Maryland Garnishment: What you need to know

A garnishment is an order of a court to a garnishee (the employer) to withhold a sum of money from an employee's earnings for payment of a debt. The state of Maryland draws a distinction between garnishments for support obligations and those for other kinds of debts (See MD Court Rules 2-645 et seq. and 3-645et seq., MD Family Law Code Sec. 10-120 et seq., MD Commercial Code Sec. 15-601et seq. and MD Code Sec. 8-626.1).
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There are numerous state and federal laws pertaining to garnishment. Where state laws are more restrictive than federal law (i.e., by protecting a greater amount of salary from garnishment), then state laws will govern.
Garnishment vs. wage assignment. Garnishment and assignment of wages are both methods of deducting money from an employee's earnings to repay his or her debts. Garnishment is an involuntary procedure that is usually conducted when the employee has not paid debts voluntarily. Assignment of wages is a voluntary proceeding in which the employee agrees to the deduction. There is more information on assignment of wages.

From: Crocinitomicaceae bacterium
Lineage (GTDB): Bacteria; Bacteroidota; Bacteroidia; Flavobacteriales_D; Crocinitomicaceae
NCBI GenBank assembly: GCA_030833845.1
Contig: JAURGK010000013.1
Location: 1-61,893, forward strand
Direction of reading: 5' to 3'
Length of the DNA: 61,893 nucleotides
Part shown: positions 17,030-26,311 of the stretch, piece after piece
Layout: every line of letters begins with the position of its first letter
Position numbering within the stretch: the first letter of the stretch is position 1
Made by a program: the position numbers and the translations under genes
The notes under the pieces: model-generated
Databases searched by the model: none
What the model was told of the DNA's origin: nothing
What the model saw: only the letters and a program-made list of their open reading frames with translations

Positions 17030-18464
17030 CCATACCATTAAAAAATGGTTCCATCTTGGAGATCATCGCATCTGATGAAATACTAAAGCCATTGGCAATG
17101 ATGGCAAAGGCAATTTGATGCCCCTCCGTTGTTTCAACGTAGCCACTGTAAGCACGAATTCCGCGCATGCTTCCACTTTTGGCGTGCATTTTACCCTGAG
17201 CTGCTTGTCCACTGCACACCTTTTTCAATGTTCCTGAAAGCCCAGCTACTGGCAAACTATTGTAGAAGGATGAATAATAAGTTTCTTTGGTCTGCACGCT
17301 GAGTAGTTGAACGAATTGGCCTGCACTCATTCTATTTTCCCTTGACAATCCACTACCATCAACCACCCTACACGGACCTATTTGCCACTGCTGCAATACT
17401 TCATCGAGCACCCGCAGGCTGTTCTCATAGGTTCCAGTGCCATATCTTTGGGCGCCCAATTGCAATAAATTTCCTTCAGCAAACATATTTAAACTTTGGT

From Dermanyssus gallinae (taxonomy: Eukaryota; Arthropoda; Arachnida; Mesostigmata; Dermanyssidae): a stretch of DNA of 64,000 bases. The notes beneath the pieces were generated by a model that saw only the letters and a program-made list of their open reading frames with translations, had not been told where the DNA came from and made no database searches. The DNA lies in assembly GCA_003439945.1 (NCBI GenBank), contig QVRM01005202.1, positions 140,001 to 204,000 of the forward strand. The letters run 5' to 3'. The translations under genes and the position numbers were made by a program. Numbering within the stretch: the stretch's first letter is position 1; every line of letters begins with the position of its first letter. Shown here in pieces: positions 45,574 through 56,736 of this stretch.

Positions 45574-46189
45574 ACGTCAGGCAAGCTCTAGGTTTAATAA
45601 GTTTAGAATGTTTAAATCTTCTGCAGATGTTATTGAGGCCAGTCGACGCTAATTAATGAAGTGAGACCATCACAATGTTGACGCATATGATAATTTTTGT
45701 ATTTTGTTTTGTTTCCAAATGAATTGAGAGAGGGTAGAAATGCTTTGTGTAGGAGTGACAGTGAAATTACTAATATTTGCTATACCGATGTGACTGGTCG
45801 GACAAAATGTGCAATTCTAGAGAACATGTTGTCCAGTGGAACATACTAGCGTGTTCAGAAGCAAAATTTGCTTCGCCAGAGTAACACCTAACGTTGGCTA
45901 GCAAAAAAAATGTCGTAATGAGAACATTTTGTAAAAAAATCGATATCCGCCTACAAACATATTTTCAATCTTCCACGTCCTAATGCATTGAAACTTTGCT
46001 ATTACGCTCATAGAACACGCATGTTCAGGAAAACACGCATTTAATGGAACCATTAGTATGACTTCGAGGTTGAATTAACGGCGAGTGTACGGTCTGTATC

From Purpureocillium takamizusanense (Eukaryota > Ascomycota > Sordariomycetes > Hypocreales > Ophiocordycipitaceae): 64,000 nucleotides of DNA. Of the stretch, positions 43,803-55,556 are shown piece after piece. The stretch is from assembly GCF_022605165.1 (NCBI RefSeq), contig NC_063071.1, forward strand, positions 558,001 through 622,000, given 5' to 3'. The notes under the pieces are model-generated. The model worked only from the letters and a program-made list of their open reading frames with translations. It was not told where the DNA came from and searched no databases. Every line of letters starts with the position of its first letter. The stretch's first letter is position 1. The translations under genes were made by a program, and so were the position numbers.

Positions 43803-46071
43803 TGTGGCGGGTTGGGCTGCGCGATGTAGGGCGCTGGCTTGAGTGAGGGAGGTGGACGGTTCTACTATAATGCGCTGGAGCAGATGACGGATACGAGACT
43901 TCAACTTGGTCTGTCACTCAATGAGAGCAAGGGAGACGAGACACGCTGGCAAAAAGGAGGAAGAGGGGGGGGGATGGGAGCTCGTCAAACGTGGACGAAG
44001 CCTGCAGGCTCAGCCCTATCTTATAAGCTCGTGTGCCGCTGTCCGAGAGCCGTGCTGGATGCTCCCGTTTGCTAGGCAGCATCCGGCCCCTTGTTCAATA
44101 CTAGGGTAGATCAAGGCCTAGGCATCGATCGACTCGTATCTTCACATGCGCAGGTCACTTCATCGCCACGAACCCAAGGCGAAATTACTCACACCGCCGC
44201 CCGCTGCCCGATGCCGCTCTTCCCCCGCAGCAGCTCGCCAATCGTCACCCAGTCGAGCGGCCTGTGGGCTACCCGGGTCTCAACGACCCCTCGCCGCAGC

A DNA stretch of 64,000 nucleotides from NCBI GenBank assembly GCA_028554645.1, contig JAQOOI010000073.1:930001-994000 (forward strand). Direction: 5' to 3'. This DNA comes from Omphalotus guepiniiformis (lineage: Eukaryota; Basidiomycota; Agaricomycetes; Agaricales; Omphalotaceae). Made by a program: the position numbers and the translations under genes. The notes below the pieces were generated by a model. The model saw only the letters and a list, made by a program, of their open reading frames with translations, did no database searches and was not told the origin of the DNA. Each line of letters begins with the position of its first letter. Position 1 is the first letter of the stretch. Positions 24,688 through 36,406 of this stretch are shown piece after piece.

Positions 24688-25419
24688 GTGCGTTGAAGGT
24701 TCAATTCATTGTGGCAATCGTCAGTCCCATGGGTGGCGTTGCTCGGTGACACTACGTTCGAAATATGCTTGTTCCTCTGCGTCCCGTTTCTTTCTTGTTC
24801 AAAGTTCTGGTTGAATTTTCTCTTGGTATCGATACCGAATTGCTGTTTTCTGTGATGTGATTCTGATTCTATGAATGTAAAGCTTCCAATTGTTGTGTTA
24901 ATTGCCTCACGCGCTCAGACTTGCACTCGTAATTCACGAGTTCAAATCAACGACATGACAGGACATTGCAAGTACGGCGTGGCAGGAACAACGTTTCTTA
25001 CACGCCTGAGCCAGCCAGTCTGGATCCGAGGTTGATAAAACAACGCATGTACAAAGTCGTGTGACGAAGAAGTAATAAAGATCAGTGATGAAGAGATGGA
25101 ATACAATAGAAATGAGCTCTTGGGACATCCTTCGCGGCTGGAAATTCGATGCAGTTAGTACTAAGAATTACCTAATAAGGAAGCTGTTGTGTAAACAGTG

The federal Family Support Enforcement Act (42 USCS 666 et seq.) authorizes states to pass their own implementing legislation to ensure collection of family support; states that do not do so lose federal subsidies.
In Maryland, a wage withholding order provides an employer with an amount to withhold as well as direction and requirements for submitting payment. Employer responsibilities regarding the order include:
• Complying with a withholding order within 7 days of receiving the notice;
• Deducting the requested child support amount from the employee’s pay;
• Using the Consumer Credit Protection Act (CCPA) withholding limitations if the requested ...

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